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Dublin named a UNESCO City of Literature

The land of saints and scholars is recognised on the world stage – and is just the fourth city given the honour.

Dublin is the home to many literary greats like James Joyce.
Image: Phil Guest via Flickr

DUBLIN HAS BEEN named a City of Literature by UNESCO – just the fourth city in the world to be given the title.

UNESCO – the United Nations Educational, Scientific and Cultural Organisation – began bestowing the title on cities in 2004, and has given the title on just three occasions in the past.

Dublin becomes just the second city in Europe to be given the title, after Edinburgh in 2004. The other cities given the title are Melbourne and Iowa City.

Culture minister Mary Hanafin has welcomed the accolade, saying Dublin had won the title because of “the rich historical literary past of the city, the vibrant contemporary literature, the variety of festivals and attractions available and because it is the birthplace and home of literary greats.

“Names such as Swift, O’Casey, Wilde, Shaw, Behan, Beckett and Joyce are synonymous with Dublin and there are reminders of their great literary works throughout the city – which captures both scholars’ and tourists’ imaginations when they visit the city.”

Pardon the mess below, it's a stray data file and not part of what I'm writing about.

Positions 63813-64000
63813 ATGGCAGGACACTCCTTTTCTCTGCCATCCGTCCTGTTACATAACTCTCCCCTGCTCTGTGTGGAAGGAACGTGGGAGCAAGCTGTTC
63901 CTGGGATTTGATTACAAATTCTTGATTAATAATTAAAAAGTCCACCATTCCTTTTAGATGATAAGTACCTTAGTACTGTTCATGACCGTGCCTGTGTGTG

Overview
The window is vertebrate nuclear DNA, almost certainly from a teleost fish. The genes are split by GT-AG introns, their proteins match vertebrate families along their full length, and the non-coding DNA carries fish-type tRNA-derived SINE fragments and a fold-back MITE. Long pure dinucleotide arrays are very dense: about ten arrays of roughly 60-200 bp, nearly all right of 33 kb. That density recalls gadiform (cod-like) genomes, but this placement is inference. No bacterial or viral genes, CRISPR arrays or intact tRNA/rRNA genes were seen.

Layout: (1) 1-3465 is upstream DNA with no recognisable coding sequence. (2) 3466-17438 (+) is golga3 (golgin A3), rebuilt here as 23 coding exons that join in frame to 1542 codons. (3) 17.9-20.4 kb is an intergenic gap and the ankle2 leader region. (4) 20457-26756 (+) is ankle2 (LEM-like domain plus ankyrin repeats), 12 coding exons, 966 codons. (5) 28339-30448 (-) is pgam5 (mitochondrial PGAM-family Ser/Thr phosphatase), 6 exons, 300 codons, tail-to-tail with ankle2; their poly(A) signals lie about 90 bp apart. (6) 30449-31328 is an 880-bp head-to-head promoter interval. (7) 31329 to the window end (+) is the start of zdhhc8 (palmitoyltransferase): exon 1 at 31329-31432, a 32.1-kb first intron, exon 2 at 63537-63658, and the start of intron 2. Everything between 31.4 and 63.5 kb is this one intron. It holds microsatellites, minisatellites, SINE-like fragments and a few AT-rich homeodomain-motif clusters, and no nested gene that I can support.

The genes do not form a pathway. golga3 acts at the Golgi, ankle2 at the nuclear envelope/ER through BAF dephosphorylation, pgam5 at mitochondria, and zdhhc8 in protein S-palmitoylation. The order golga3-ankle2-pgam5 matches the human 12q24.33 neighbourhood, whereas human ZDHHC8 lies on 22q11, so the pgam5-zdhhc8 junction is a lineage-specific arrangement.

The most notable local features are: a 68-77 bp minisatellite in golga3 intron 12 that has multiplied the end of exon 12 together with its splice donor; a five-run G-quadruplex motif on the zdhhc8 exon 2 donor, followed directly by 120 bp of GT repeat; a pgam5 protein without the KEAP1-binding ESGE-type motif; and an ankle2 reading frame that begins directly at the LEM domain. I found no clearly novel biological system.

UNESCO’s criteria for being named a City of Literature include a healthy and diverse quality of publishing in the city, a high number of literary events and bookstores, and an active involvement of traditional and new media in promoting literature.

Hanafin says she hopes the title will boost tourism to the city.

The Lord Mayor of Dublin, Gerry Breen, said he was “absolutely delighted about this achievement – which confirms what Dubliners have known for years. This is a city that has always produced – and continues to produce – great writers.”

The title comes after a campaign led by the City Council’s library service.

About the author:

Gavan Reilly

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